[Boston—Thursday, 3 December 1863]

Dec. 3. Last Tuesday Mr Emerson lectured in town. Mrs E. and Edith came to tea. She was troubled because of necessity a little late. She is a woman of proud integrity and real sweetness. She has an awe of words. They mean so much to her that her lips do not unlock save for truth or kindness or beauty or wisdom. The lecture was for today—there was much of Carlyle, chastisement and love. After the lecture they came home with us and about 20 friends. Wendell Phillips was in his sweetest mood. He spoke of Beecher and Luther and of the vigorous healthy hearts of these men who swayed their world. He said Hallam speaks disparagingly of Luther. I could not but think of Sydney Smith’s friend who spoke “disparagingly of the Equator.” Alden too came in wearied after his lecture. Senator Boutwell spoke in praise of life in Washington, the first man. Sunshiny Edith passed the night with us.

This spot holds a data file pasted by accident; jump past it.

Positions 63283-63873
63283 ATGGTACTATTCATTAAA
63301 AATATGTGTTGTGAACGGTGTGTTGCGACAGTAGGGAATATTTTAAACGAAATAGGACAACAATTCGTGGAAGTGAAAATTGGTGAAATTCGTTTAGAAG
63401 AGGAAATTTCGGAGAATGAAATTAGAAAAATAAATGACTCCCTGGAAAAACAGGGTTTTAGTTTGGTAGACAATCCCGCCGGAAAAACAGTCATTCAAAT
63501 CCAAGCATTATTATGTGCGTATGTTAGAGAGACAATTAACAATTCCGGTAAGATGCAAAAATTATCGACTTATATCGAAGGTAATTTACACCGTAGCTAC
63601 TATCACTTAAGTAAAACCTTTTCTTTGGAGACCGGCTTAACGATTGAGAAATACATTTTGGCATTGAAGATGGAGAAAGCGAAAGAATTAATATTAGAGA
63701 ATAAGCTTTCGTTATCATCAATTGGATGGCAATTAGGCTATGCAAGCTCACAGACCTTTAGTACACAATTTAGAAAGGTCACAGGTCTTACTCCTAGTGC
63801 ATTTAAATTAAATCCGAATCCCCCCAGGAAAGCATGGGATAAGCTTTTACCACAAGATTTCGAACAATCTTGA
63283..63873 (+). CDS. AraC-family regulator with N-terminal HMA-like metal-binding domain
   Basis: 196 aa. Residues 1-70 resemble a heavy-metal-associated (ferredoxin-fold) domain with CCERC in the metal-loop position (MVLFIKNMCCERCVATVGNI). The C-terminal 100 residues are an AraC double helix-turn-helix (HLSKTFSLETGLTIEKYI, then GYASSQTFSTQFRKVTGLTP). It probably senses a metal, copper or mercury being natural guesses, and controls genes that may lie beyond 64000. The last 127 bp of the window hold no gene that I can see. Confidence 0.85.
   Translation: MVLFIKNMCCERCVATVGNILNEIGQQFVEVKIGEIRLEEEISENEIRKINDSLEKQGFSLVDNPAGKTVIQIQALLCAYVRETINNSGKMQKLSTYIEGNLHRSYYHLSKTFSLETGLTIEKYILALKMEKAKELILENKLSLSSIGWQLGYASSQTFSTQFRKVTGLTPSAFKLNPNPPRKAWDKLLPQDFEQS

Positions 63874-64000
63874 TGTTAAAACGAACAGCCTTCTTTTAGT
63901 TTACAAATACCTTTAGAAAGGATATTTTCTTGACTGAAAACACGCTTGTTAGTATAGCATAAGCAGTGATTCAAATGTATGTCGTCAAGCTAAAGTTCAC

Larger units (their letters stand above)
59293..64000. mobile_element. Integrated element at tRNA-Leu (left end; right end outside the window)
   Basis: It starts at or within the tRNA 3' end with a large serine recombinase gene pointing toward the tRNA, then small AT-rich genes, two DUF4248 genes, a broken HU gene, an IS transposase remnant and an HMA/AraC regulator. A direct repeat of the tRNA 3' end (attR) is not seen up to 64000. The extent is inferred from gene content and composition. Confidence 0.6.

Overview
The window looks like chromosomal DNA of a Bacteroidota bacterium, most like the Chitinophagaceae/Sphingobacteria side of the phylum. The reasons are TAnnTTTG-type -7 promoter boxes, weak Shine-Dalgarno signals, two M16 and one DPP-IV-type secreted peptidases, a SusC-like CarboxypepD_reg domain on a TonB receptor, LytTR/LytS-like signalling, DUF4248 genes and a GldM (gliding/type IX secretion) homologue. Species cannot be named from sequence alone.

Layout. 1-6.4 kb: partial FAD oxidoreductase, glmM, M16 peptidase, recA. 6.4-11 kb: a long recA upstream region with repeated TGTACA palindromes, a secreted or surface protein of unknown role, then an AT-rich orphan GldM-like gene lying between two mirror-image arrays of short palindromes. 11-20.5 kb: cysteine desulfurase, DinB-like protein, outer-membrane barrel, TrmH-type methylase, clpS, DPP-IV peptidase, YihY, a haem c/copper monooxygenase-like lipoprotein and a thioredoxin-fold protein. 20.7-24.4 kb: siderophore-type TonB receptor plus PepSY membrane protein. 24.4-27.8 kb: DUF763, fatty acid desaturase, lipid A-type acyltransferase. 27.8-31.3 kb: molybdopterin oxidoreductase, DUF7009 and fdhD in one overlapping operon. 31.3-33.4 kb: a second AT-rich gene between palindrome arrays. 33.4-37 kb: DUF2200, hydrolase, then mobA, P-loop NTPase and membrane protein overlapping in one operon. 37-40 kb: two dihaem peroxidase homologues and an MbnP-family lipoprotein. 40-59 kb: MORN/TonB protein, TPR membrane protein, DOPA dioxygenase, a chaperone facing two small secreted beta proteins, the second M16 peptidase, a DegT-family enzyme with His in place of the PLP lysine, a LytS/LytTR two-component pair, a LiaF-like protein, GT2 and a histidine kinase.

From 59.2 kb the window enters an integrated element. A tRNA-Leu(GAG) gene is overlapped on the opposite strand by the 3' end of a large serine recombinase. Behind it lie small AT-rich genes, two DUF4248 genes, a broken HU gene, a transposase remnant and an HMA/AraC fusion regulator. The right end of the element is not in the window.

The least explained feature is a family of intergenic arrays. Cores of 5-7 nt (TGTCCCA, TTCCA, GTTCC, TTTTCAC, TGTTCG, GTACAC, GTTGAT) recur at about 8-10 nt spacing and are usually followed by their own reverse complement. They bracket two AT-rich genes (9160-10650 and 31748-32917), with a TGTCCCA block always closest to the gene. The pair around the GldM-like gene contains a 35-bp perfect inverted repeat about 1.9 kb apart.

Yesterday Aunt Harriet and her family dined here in the evening we went to a reception at Mrs Ward’s for Mrs Dresel. The bride came last dressed in her white dress. Mr Dresel played to us. It was the most exquisite music and all were moved by it. We sat to listen in one of the most lovely rooms in the world. Hunt’s angel was just alit over the lamps at one end. Nothing could have been more beautiful. It was social and kindly too.

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